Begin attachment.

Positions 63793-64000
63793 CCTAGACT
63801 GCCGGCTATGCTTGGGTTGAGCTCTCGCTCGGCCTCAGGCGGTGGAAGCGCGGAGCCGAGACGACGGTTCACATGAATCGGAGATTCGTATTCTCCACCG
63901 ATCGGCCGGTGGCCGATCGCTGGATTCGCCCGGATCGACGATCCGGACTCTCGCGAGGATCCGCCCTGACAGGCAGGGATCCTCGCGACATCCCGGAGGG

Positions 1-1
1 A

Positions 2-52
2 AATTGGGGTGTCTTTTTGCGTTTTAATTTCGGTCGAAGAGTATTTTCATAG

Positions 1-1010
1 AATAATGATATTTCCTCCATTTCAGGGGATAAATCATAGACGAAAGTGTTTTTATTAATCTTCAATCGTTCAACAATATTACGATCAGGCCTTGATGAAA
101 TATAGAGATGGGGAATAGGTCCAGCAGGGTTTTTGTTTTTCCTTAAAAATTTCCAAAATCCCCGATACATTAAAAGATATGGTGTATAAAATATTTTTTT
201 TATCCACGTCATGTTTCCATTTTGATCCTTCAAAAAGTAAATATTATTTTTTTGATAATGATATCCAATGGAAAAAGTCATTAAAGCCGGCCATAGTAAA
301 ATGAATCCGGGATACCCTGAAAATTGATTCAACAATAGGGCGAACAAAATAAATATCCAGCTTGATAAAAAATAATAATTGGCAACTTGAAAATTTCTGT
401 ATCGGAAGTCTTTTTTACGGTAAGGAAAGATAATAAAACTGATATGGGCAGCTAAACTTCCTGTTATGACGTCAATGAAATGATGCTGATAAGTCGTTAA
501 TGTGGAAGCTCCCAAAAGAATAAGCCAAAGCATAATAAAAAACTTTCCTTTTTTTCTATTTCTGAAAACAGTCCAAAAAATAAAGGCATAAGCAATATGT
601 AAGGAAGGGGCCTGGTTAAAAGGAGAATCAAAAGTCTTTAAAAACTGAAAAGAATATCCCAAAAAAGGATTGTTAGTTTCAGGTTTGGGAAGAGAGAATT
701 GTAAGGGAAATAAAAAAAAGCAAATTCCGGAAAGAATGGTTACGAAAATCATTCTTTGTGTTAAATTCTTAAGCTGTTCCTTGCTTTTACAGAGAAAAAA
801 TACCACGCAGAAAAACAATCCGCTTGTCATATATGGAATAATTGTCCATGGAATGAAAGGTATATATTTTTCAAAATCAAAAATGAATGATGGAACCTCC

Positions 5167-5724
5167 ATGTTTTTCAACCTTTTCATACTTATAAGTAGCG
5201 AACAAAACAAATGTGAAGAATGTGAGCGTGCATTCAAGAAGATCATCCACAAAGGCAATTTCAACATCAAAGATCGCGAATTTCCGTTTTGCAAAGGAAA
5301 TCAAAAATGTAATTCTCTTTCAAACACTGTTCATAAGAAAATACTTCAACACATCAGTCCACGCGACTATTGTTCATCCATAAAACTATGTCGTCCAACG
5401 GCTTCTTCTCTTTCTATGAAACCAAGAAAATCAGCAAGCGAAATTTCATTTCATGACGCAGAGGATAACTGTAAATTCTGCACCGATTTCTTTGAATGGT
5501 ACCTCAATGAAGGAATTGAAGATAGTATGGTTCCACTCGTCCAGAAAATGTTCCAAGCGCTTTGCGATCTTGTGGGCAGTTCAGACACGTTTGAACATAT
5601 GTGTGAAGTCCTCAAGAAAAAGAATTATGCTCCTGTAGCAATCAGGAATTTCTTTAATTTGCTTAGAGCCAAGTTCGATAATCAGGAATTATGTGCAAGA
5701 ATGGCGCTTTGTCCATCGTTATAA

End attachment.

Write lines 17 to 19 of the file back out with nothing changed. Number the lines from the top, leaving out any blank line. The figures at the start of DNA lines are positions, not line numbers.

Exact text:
701 GTAAGGGAAATAAAAAAAAGCAAATTCCGGAAAGAATGGTTACGAAAATCATTCTTTGTGTTAAATTCTTAAGCTGTTCCTTGCTTTTACAGAGAAAAAA
801 TACCACGCAGAAAAACAATCCGCTTGTCATATATGGAATAATTGTCCATGGAATGAAAGGTATATATTTTTCAAAATCAAAAATGAATGATGGAACCTCC

Positions 5167-5724